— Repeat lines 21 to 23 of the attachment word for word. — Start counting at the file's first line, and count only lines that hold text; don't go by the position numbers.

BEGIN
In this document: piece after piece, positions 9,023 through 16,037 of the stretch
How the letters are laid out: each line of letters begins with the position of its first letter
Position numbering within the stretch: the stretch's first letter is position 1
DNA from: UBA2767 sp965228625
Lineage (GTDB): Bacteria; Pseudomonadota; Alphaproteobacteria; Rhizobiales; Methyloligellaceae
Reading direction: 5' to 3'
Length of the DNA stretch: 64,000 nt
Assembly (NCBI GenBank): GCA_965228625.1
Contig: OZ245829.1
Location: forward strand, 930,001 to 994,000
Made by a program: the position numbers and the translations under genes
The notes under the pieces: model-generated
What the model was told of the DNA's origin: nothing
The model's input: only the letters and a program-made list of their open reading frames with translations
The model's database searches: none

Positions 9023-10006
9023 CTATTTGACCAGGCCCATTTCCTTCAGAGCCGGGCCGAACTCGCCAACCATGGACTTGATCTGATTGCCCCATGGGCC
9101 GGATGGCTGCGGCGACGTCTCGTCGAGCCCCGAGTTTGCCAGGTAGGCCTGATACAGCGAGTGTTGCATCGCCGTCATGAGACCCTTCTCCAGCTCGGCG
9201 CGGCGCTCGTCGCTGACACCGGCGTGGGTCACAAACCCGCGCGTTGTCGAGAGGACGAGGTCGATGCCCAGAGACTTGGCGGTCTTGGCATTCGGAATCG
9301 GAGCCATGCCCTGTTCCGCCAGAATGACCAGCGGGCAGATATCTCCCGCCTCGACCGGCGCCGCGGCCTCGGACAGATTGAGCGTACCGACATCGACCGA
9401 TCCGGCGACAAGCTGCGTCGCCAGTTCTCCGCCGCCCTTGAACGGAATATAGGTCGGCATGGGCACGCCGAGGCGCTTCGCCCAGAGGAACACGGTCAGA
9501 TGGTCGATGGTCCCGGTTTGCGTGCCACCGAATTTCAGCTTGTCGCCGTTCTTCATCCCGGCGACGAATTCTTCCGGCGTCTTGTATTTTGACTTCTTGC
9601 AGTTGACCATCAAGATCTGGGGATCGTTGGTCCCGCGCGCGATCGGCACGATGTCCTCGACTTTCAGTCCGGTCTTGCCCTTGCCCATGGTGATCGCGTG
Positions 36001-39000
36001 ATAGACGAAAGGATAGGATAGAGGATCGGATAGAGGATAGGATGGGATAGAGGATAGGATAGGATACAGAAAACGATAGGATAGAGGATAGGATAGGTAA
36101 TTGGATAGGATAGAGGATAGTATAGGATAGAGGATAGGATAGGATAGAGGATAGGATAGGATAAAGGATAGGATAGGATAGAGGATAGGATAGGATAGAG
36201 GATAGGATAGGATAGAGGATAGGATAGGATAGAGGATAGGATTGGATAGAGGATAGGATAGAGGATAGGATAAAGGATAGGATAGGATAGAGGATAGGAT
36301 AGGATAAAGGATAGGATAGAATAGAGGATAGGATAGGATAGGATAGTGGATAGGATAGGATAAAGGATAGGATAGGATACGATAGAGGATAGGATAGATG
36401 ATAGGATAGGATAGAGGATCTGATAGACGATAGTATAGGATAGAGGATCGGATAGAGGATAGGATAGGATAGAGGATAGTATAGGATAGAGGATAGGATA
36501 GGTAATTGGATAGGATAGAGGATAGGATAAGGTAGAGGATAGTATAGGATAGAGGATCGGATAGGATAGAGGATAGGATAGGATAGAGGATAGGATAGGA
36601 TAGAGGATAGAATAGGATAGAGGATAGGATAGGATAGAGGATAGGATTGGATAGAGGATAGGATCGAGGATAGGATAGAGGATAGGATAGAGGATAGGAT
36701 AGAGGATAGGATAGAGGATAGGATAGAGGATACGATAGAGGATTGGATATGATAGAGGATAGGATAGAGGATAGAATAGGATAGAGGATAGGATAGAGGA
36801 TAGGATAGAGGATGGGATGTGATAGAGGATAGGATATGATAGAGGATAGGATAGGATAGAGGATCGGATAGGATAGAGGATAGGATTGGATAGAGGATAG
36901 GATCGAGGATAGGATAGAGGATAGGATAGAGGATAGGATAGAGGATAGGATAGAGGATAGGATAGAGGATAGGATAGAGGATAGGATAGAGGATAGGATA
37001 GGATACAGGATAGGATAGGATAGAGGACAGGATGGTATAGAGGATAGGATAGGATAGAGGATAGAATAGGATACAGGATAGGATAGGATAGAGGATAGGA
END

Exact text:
9401 TCCGGCGACAAGCTGCGTCGCCAGTTCTCCGCCGCCCTTGAACGGAATATAGGTCGGCATGGGCACGCCGAGGCGCTTCGCCCAGAGGAACACGGTCAGA
9501 TGGTCGATGGTCCCGGTTTGCGTGCCACCGAATTTCAGCTTGTCGCCGTTCTTCATCCCGGCGACGAATTCTTCCGGCGTCTTGTATTTTGACTTCTTGC
9601 AGTTGACCATCAAGATCTGGGGATCGTTGGTCCCGCGCGCGATCGGCACGATGTCCTCGACTTTCAGTCCGGTCTTGCCCTTGCCCATGGTGATCGCGTG